Sportswear giant Nike is among the multinational corporations accused of moving profits into tax havens, according to a landmark worldwide investigation into tax evasion.
The biggest ever leak of secret documents – 13.4 million emails, bank statements, court documents and client records dubbed the Paradise Papers – has put the spotlight on the ways politicians, celebrities and companies are dodging paying tax.
ABC’s Four Corners on Monday night revealed Nike sold around $500 million of sportswear in Australia last year, but recorded profits of just 2 per cent of its sales, therefore paying just $4.5 million in tax.
Matthew Gardner, from the Institute on Taxation and Economic Policy, told the program that, internationally, Nike had about $US1.5 billion ($1.96 billion) of profits “on which they’re paying virtually no tax”.
According to the Paradise Papers, the rights to Nike’s ‘swoosh’ logo and shoes were held in companies registered in Bermuda and maintained by offshore law firm Appleby – where seven million of the Paradise Papers originated.
Nike recorded billion-dollar profits in Bermuda, despite there being no stores in the country, according to the Four Corners investigation.
Nike moved away from Bermuda three years ago and now uses companies in the Netherlands – another low-tax jurisdiction.
Nike told Four Corners it abided by tax regulations. The New Daily has contacted Nike for comment.
The documents – exposed by a joint partnership called the International Consortium of Investigative Journalists (ICIJ) following a data leak obtained by German newspaper Süddeutsche Zeitung – relate to Appleby, Singaporean firm Asiaciti Trust, and 19 corporate registries and tax havens.
The Paradise Papers revealed multinational corporations were using cross-currency interest rate swap schemes to avoid paying taxes.
The scheme, which is lawful, is used to swap interest payments from one currency to another. It can often be used legitimately, but there are concerns companies are using the swaps to move profits into tax havens such as the Cayman Islands and Bermuda.
Explaining the swap scheme to Four Corners, former deputy commissioner of the Australian Tax Office Jim Killaly said: “If they’re different subsidiaries within the same group, the swap can actually be financially engineered so that the loss appears in whatever country you want it to, and the corresponding profit appears in whatever country you want that to land in.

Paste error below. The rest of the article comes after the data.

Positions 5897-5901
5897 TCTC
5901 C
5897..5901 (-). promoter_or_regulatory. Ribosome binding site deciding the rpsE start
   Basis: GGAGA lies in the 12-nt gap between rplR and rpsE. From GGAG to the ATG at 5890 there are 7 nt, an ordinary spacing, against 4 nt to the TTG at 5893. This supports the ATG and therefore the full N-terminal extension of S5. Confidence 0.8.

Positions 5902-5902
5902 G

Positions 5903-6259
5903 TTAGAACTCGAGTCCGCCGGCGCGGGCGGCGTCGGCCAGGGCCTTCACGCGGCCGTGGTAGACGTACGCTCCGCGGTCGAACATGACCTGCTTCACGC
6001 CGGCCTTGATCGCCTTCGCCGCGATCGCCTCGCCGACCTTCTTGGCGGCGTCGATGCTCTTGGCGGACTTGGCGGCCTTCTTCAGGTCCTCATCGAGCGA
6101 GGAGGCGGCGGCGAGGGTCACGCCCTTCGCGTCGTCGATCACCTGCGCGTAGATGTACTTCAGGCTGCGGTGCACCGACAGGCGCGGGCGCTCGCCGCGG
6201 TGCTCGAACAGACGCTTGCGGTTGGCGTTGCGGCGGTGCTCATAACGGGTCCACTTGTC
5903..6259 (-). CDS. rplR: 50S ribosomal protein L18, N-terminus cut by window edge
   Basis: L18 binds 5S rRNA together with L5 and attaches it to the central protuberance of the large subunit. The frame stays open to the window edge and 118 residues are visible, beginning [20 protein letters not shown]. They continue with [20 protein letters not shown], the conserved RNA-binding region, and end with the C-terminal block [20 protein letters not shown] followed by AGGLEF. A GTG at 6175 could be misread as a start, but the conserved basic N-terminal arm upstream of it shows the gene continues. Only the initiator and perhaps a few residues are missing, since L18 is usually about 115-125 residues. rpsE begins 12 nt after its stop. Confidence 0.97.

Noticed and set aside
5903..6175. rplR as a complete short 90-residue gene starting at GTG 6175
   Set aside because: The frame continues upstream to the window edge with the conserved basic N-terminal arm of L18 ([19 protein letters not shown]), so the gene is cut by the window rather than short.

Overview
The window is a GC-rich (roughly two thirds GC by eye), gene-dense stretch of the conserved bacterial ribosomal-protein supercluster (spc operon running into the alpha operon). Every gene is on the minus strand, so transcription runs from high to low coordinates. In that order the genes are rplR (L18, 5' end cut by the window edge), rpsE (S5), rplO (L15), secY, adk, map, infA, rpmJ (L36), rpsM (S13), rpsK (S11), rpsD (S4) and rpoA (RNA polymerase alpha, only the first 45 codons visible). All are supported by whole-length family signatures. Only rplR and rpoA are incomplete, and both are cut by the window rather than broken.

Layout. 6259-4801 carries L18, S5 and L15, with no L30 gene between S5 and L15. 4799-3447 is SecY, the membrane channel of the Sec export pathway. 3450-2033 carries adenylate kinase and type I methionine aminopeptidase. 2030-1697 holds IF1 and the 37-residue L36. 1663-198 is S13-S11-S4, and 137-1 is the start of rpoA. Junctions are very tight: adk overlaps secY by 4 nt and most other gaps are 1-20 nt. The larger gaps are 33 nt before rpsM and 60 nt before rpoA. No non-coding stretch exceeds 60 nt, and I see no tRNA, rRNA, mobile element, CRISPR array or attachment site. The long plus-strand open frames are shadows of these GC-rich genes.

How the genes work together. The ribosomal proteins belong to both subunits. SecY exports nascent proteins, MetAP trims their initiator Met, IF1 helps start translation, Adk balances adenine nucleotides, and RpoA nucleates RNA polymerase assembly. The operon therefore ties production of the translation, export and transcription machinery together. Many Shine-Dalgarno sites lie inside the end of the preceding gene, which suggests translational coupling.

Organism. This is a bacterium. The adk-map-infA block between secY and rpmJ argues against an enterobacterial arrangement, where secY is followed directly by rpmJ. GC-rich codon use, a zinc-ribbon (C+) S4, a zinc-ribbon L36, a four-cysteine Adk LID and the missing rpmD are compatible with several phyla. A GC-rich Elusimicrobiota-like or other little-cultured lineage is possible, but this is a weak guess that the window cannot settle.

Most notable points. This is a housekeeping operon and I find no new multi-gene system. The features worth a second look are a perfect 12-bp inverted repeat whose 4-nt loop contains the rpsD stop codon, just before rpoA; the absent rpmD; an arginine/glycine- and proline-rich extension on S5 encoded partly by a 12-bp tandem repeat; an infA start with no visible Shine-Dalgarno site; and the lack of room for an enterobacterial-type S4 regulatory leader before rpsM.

“It’s like they’ve taken money out of one pocket and put it into the other pocket. They’ve still got the money, but they haven’t paid tax.”
The ATO has so far taken action against 19 companies over cross-currency interest rate swap schemes. The ATO has also issued 21 formal notices to Australian accountants and, asking if they helped implement the tax-avoidance schemes.
“We know and trust that most people do the right thing, and that many taxpayers identified as part of the leak will be meeting their Australian tax obligations,” the ATO’s deputy commissioner international Mark Konza said in a statement on Monday.
“However, we investigate all leads and have the resources and expertise to take action against taxpayers or intermediaries found to be caught up in the illegal use of offshore structures or providers.”
ATO officials have spent months working with partner agencies in Australia and overseas ahead of the release of the Paradise Papers in an attempt to identify possible tax avoidance.
“We anticipate further data may be published by the ICIJ and the ATO will continue to work closely with other tax administrations to share intelligence on advisers operating globally,” Mr Konza said.
The Paradise Papers have also implicated the Glencore Australia division, the Queen, U2 lead singer Bono and the estate of Michael Hutchence.
US Commerce Secretary Wilbur Ross, and one of Canadian Prime Minister Justin Trudeau’s key aides – Stephen Bronfman – have also appeared in the leak.
The Paradise Papers have also reportedly revealed the tax dealings of 120 politicians in more than 50 countries.
– with wires